The link between financial stress and suicide

Topical Press Agency / Stringer

There are, of course, a multitude of variables that can foster the extreme anxiety and depression that might lead a person to consider ending his or her life. A number of studies in the past indicated that financial stressors — such as mounting debt, the loss of a job, or unemployment — are a big contributor when it comes to the factors that play the most significant roles in suicide. The likelihood of suicide increases among financially distressed people as things like debt become harder to manage.

Because suicide and depression more often affect people who have lower incomes and levels of education, it means that this demographic is also likely to be working at or close to the minimum wage. It seems obvious that researchers would be interested in looking at the correlations between suicide and minimum wage.

New research on suicide and minimum wage

Recently, a team of researchers from Emory University took an in-depth look at the relationship between minimum wage laws and suicide rates. They found that the two do correlate, but only during times of high unemployment and among those with a high school level education, or less.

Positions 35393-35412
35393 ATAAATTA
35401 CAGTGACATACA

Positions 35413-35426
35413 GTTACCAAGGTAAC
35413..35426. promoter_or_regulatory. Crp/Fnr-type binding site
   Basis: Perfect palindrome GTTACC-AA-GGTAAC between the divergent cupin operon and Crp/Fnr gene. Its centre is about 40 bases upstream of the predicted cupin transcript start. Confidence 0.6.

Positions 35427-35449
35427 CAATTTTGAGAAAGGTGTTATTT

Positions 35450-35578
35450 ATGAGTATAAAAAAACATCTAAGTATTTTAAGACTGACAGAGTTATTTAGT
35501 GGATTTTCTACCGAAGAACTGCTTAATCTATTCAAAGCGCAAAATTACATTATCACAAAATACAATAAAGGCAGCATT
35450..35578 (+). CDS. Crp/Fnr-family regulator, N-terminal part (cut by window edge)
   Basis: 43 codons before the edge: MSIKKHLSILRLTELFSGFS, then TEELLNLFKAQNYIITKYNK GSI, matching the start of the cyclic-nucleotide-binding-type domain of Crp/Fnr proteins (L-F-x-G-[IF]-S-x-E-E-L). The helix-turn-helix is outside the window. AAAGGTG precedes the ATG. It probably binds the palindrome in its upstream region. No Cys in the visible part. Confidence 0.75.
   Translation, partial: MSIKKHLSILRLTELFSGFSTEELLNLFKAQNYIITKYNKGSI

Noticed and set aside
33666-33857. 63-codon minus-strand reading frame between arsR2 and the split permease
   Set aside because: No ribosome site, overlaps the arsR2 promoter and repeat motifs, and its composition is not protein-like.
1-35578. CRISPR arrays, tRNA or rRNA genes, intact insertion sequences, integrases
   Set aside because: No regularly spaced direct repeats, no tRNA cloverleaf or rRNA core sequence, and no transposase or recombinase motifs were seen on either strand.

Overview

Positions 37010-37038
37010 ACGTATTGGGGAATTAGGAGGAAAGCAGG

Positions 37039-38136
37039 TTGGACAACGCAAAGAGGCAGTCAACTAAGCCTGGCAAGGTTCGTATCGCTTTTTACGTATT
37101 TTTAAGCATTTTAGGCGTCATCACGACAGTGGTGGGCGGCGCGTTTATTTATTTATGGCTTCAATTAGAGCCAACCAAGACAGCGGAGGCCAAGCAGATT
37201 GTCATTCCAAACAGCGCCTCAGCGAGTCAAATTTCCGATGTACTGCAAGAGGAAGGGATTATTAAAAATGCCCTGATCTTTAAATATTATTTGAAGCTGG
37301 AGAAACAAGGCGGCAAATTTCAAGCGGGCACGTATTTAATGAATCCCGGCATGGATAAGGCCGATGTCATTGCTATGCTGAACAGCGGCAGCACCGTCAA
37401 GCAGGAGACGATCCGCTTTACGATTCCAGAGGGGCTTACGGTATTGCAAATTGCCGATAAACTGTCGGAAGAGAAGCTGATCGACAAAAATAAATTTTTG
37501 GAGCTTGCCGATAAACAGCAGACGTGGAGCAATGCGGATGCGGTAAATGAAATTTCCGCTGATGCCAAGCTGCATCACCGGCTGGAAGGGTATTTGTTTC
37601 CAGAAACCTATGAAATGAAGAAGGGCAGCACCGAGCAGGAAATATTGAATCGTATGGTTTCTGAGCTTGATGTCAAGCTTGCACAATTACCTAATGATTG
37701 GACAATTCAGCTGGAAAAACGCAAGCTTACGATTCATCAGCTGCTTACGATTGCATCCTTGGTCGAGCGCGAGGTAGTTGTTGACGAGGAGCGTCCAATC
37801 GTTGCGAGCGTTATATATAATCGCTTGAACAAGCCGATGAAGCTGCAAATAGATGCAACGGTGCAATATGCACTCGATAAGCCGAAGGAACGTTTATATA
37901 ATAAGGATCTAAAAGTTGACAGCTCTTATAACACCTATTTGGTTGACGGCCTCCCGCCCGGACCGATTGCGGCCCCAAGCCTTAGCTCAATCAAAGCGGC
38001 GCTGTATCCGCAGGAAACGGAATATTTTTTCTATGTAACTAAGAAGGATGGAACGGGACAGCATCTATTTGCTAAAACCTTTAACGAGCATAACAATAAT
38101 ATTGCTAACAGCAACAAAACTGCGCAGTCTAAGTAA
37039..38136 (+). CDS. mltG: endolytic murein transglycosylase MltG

When it comes to minimum wage, state and federal governments both set standards. The federal government sets a bottom "safety net" for minimum wage. State governments can't dip below that, but they can exceed it. The minimum wage rules of individual states are easy to track and, conveniently, a few states changed their minimum wage during the time period of the study providing a usefully before-and-after comparison for the researchers. Collecting the rest of the data was relatively simple. States provide their unemployment rates, share of GDP, and various other forms of public assistance. Additionally, the National Vital Statistics System provided researchers with a trove of death information, including the cause of death as well the individual's educational background.